May 1968 was a revolution. Now the violence is just frightening: Daniel Cohn-Bendit

First posted December 08, 2018

As a student, he led the 1968 uprising in Paris. Now he has Macron’s ear, but ‘Dany le Rouge’ is not afraid to speak out on why both sides are at fault

The last time Paris burned, his was the face of insurrection. Dany le Rouge (Danny the Red – a nickname that partly reflected his politics and partly his hair) was the hero of a generation. Even when Daniel Cohn-Bendit, leader of the May 1968 student uprising, changed his colours to Danny the Green and went mainstream – representing ecology parties in France, Germany and Brussels – he never quite shook off his reputation as a rebel and political trouble-maker. Half a century on, Paris is burning and barricaded again and the city’s cobble stones are being prised up to be hurled at police once more, but Cohn-Bendit sees little comparison with the clashes of 50 years ago. 

He views the gilets jaunes not as revolutionaries but as a movement veering dangerously into authoritarianism. In an interview with the Observer, Cohn-Bendit, now a friend and adviser to President Emmanuel Macron, said: “This movement is very different to May 68. Back then, we wanted to get rid of a general (Charles de Gaulle); today these people want to put a general in power,” he said, referring to calls by certain gilets jaunes for the former chief of defence staff General Pierre de Villiers, who resigned after falling out with Macron in July 2017, to be made prime minister.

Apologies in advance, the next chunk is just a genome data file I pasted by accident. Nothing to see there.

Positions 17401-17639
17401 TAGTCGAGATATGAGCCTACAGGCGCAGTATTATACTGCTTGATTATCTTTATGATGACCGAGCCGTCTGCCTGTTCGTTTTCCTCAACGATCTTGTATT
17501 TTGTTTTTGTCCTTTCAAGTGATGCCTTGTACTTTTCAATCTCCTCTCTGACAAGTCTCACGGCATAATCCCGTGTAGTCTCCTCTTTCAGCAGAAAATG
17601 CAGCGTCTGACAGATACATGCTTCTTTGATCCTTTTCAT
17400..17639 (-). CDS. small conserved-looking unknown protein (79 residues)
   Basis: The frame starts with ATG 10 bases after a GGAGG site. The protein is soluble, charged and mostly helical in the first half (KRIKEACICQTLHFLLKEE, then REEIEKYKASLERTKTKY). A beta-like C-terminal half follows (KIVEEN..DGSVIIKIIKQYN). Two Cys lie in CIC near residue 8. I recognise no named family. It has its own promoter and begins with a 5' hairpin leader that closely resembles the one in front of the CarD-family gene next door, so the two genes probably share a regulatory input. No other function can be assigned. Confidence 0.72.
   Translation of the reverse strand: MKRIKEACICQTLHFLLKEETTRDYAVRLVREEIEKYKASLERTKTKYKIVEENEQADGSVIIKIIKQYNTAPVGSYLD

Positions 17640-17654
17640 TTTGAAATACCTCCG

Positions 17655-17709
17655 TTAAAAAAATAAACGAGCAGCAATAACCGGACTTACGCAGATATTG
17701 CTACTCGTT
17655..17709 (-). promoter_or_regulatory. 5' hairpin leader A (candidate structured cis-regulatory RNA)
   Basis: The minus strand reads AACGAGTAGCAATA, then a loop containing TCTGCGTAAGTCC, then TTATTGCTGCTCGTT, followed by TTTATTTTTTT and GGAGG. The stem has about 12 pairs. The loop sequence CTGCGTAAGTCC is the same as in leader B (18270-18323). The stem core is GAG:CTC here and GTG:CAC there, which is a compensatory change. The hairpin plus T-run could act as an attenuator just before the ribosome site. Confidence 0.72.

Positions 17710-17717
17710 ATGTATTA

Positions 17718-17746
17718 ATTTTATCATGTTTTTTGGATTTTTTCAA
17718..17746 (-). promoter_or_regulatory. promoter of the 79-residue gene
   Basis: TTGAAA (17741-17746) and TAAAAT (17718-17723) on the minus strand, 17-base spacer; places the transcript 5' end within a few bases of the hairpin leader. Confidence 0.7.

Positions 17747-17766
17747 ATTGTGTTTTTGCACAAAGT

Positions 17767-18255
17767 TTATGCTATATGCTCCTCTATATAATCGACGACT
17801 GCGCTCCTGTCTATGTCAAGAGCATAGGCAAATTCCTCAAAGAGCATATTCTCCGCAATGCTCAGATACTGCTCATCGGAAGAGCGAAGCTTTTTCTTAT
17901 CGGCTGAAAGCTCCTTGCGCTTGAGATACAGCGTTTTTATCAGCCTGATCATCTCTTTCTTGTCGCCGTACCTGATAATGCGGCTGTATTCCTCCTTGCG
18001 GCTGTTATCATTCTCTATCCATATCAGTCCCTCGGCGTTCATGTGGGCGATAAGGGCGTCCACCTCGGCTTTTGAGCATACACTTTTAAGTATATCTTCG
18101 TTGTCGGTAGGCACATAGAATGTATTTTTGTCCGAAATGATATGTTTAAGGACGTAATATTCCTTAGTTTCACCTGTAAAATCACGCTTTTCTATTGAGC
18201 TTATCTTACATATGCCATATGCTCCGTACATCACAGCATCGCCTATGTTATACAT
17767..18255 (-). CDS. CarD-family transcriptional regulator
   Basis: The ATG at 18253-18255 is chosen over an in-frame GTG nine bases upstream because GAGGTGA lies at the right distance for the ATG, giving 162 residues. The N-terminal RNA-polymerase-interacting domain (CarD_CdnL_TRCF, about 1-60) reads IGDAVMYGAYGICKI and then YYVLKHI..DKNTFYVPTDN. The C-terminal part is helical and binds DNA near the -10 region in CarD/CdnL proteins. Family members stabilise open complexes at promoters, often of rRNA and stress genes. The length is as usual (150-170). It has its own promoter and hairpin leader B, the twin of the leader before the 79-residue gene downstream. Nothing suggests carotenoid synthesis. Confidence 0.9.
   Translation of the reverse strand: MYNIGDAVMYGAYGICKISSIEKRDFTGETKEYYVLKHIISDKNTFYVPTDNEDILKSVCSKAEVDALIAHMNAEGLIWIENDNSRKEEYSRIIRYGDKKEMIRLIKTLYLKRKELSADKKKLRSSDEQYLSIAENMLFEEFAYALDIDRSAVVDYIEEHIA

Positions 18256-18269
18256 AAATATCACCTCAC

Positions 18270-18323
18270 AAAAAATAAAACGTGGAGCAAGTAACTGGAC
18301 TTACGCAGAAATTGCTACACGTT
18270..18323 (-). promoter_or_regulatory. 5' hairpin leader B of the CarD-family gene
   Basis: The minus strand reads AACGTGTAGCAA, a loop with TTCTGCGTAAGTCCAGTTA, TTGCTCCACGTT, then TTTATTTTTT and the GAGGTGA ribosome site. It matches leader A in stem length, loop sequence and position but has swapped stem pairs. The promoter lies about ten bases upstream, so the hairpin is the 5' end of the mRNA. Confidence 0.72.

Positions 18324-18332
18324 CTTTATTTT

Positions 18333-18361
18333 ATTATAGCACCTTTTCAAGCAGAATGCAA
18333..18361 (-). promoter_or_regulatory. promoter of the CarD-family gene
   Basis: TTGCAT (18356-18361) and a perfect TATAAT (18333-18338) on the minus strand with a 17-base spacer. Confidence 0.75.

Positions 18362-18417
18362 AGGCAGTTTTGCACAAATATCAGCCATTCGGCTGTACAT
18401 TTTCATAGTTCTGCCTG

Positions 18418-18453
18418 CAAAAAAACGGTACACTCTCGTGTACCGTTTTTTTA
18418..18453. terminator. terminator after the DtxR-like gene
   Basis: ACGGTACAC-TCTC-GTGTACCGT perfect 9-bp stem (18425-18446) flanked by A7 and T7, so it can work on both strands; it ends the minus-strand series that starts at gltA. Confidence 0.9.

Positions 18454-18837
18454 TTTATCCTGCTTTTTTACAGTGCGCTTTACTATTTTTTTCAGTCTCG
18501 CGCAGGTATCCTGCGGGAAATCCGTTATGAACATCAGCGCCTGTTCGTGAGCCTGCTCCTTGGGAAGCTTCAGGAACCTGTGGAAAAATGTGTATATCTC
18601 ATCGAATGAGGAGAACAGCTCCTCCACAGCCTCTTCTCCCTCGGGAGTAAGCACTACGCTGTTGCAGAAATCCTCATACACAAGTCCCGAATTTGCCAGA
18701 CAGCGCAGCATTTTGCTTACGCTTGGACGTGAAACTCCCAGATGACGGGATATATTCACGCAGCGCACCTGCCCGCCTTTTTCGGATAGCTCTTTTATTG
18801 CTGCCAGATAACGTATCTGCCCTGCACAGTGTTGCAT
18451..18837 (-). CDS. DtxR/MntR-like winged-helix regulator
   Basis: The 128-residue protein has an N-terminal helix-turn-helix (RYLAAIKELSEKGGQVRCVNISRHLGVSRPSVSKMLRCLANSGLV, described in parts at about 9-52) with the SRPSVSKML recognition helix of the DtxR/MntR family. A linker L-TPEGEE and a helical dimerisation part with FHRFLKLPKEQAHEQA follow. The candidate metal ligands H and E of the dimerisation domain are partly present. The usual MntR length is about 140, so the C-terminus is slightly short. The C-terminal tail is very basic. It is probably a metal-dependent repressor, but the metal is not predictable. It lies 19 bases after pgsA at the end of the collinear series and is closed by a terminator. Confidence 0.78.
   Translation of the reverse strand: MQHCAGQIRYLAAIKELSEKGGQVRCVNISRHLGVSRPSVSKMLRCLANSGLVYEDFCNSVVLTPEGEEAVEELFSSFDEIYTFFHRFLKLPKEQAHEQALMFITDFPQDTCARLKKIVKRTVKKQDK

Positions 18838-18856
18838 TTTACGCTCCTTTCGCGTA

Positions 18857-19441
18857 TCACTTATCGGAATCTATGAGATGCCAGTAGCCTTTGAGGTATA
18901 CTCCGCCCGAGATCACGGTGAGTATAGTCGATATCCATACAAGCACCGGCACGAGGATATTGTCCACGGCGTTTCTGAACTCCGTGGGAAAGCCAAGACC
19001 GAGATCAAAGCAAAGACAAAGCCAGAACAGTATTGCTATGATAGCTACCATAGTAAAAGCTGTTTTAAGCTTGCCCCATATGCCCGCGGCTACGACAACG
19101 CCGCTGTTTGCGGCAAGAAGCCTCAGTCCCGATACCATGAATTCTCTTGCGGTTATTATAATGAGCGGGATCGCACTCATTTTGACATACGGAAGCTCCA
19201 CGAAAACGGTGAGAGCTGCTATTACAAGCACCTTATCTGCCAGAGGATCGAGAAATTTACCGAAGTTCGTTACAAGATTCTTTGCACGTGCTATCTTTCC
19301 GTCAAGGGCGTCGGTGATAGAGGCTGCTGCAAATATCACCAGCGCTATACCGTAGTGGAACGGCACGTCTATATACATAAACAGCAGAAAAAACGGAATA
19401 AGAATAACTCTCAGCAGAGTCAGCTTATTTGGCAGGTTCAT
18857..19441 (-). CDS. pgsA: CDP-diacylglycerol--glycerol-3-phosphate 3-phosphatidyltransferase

“And nobody in 68 made death threats against those who want to talk. This is the power of force. All those on the left thinking this is a leftwing revolution are wrong: it’s veering to the right. To hear that gilets jaunes who want to negotiate are receiving death threats is evidence of this authoritarian right.

“I hear people from la France Insoumise (hard left), talking about this being a great people’s revolt and how the people are speaking, but these are the same ordinary people who pushed Trump into power. “We saw in Germany in 1933 what ‘ordinary’ people did. Not all ordinary people are good … it’s not an accident that this movement has proposed General de Villiers as an alternative leader.” Cohn-Bendit speaks from family experience. He was born in France to German-Jewish parents who fled Nazi Germany in 1933. Now 73, he holds dual nationality and splits his time between the two countries… read more: